Two Honorary Degree Recipients Share Commencement Day with DePauw's Class of 2006
May 21, 2006
May 21, 2006, Greencastle, Ind. - [Download Video: "George H. Aldrich" - 3904kb] "When I sat in your place and was a graduate here 52 years ago, the memories of the Great Depression and the second World War and the founding of the United Nations were fresh in our minds," says George H. Aldrich, a judge for the Iran-United States Claims Tribunal in The Hague, Netherlands. Aldrich, a 1954 graduate of DePauw University, spoke as he received an honorary Doctor of Laws degree at today's 167th Annual Commencement.
On that day more than a half century ago, Aldrich says, "The need to strengthen the relatively primitive structure of international law and international institutions was, I think, generally recognized. Today that is no longer the case," he continued. "And we see, even in our own government, very different priorities that threaten our respect for international law. I think today, just as half a century ago, our national security requires that we comply with the international law we've helped to create and that we make perceptive and unrelenting efforts for the progressive development of that law, and for improved compliance with it by all states.
Aldrich has served on Iran-United States Claims Tribunal --which was established as part of the agreement resolving the 1979 Iranian hostage crisis -- since 1981. His distinguished career has included working with Secretary of State Henry Kissinger in negotiating the peace agreement in North Vietnam, drafting protocols to the Geneva Convention on the Laws of War in 1974, and serving as a U.S. Representative at the United Nations' Law of the Sea Conferences from 1977 to 1981. In 1980, President Carter gave Aldrich the rank of Distinguished Senior Executive, the first State Department official so honored. He is a member of the Council on Foreign Relations, the American Society of International Law, and the International Institute for Humanitarian Law.
Judge Aldrich graduated with distinction from DePauw where he majored in history and was a Rector Scholar. He holds a Master of Law degree from the Harvard Law School.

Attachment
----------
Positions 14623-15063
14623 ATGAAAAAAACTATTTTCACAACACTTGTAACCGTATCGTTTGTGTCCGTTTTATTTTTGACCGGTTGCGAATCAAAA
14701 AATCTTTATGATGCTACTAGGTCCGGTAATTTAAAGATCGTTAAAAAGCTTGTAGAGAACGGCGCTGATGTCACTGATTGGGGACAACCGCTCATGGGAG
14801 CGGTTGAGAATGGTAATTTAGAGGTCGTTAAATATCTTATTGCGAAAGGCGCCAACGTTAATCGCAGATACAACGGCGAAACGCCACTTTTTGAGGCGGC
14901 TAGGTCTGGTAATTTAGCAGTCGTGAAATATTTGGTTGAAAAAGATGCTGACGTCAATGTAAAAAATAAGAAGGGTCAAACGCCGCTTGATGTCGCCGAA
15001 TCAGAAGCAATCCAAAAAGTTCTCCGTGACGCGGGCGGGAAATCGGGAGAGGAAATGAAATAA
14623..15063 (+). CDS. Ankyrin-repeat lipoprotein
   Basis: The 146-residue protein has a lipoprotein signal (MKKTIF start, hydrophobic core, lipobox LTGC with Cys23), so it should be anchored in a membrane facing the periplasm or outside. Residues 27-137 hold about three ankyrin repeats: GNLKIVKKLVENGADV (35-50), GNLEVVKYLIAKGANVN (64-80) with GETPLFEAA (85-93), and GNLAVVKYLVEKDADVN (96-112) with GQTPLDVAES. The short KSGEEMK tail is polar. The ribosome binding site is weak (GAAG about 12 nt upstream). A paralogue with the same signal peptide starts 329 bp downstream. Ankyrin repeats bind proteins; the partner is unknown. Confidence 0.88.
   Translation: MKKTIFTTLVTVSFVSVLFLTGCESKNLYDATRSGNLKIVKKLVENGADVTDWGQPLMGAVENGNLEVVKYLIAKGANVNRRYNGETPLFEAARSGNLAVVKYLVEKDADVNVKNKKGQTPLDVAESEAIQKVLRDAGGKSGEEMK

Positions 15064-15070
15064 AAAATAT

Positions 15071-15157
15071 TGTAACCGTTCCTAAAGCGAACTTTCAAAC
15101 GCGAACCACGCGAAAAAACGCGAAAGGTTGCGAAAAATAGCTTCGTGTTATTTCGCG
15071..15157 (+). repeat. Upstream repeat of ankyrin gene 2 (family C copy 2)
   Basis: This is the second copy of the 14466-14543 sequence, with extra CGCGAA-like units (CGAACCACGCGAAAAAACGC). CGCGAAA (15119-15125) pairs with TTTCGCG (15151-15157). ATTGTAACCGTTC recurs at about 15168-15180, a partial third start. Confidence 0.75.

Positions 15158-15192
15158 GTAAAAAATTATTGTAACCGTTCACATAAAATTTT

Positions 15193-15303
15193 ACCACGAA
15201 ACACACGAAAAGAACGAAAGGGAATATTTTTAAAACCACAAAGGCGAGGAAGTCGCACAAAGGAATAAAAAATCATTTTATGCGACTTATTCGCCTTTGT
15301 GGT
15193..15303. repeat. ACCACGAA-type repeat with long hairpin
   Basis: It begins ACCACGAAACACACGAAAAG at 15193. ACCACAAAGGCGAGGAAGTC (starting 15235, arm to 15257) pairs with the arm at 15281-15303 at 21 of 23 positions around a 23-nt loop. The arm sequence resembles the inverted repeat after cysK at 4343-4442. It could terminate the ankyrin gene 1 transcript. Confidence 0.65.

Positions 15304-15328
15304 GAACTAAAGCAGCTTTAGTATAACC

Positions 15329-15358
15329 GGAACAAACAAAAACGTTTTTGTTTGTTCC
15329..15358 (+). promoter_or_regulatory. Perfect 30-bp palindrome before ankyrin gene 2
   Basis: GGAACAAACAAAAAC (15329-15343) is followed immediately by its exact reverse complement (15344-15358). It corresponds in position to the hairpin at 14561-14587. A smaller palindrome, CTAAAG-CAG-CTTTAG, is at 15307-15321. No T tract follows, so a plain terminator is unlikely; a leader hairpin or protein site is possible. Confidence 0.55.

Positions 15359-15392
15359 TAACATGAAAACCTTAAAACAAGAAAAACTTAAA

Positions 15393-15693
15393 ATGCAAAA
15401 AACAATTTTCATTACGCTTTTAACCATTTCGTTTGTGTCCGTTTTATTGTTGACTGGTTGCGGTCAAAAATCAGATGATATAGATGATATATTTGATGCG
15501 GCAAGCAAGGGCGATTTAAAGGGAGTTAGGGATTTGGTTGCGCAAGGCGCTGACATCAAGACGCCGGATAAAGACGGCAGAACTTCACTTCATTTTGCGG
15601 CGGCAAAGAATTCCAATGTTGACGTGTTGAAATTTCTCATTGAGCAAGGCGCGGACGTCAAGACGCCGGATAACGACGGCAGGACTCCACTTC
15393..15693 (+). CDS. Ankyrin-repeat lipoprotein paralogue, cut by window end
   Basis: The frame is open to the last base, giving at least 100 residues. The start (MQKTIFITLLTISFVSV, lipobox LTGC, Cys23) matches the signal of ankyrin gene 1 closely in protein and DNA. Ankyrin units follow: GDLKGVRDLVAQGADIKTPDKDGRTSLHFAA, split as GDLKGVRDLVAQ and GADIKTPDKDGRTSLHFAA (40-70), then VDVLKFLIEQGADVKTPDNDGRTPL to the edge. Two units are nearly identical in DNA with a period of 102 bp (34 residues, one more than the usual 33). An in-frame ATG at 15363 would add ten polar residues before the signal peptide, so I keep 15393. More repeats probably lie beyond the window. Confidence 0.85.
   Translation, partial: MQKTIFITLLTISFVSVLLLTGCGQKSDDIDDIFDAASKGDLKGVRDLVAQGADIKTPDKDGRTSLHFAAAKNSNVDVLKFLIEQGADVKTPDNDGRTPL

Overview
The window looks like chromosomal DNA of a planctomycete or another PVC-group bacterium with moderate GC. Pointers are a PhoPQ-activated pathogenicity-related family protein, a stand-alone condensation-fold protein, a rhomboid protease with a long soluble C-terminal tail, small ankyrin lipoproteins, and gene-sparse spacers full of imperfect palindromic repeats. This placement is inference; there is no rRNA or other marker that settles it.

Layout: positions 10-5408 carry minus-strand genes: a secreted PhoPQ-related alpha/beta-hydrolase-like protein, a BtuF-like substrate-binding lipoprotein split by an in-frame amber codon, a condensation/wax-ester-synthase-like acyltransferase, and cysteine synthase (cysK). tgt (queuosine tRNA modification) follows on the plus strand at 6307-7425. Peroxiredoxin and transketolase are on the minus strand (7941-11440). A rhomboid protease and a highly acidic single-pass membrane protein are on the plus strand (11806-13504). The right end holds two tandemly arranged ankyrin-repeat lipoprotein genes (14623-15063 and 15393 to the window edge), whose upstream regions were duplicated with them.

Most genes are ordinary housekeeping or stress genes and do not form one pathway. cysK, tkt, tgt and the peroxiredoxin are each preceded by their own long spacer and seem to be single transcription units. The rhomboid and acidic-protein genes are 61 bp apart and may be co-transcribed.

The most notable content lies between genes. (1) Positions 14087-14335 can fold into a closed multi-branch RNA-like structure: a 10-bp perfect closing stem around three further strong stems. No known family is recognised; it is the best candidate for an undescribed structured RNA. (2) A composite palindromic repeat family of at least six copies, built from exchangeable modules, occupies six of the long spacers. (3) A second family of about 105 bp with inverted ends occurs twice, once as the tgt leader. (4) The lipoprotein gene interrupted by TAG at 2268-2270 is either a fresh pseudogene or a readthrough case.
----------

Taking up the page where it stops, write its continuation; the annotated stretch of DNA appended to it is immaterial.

Also honored was United States Senator Evan Bayh (D-Ind.), who was presented with an honorary Doctor of Public Service degree [Download Video: "Video of Sen. Bayh Receiving Degree" - 2107kb] .
Bayh also presented the address to the Class of 2006 during the ceremony, telling the graduates, [Download Video: "Reflections" - 1123kb] "It's appropriate to reflect not only on the joys and the celebration and all of that, but perhaps also on the challenges and the responsibilities that lie ahead. Because I believe that when you look back on your life someday it will be how you met those challenges (and) how you fulfilled those responsibilities that will define your life and will help to define this country."
The senator also noted, [Download Video: "Bayh on DePauw" - 2509kb] "Those of you who are graduating today are graduating from a great institution of higher learning: one of the greatest not only in the state of Indiana, but one of the greatest in the United States of America. You are fortunate in that fact, and I am confident that your time here at DePauw has prepared you to do not only well in the years that lie ahead in a world that is demanding a higher level of knowledge and intelligence to prosper economically, but also to do some good with your life and to understand that your own well-being is gonna be defined by a whole lot more than just your narrow self interest. This is the kind of institution that I'm confident has instilled that in you. I wish we could instill that sense in more Americans today."
Read a comprehensive account of Evan Bayh's speech here.
One of the biggest graduating classes in recent DePauw University history -- 607 students -- received diplomas today. The ceremony took place on the lawn of historic East College under sunny skies and a temperature of 67 degrees. Read more by clicking here.
DePauw University is producing a DVD of today's festivities. Details can be found in this previous story.Back